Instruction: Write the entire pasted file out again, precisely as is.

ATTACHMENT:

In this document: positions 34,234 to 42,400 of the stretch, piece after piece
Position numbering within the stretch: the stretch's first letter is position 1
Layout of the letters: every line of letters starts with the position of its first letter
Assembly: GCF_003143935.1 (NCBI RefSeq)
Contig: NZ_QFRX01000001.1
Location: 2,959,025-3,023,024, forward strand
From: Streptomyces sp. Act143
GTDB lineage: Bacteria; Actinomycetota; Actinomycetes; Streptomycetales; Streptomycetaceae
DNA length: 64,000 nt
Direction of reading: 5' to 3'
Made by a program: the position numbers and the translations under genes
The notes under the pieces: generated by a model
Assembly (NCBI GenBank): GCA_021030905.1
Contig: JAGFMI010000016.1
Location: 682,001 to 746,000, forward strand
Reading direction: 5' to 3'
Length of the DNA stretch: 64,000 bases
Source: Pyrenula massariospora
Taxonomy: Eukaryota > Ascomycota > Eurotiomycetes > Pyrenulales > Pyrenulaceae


In this document: positions 34,234 to 42,400 of the stretch, piece after piece
Position numbering within the stretch: the stretch's first letter is position 1
Layout of the letters: every line of letters starts with the position of its first letter
Assembly: GCF_003143935.1 (NCBI RefSeq)
Contig: NZ_QFRX01000001.1
Location: 2,959,025-3,023,024, forward strand
From: Streptomyces sp. Act143
GTDB lineage: Bacteria; Actinomycetota; Actinomycetes; Streptomycetales; Streptomycetaceae
DNA length: 64,000 nt
Direction of reading: 5' to 3'
Made by a program: the position numbers and the translations under genes
The notes under the pieces: generated by a model
Assembly (NCBI GenBank): GCA_021030905.1
Contig: JAGFMI010000016.1
Location: 682,001 to 746,000, forward strand
Reading direction: 5' to 3'
Length of the DNA stretch: 64,000 bases
Source: Pyrenula massariospora
Taxonomy: Eukaryota > Ascomycota > Eurotiomycetes > Pyrenulales > Pyrenulaceae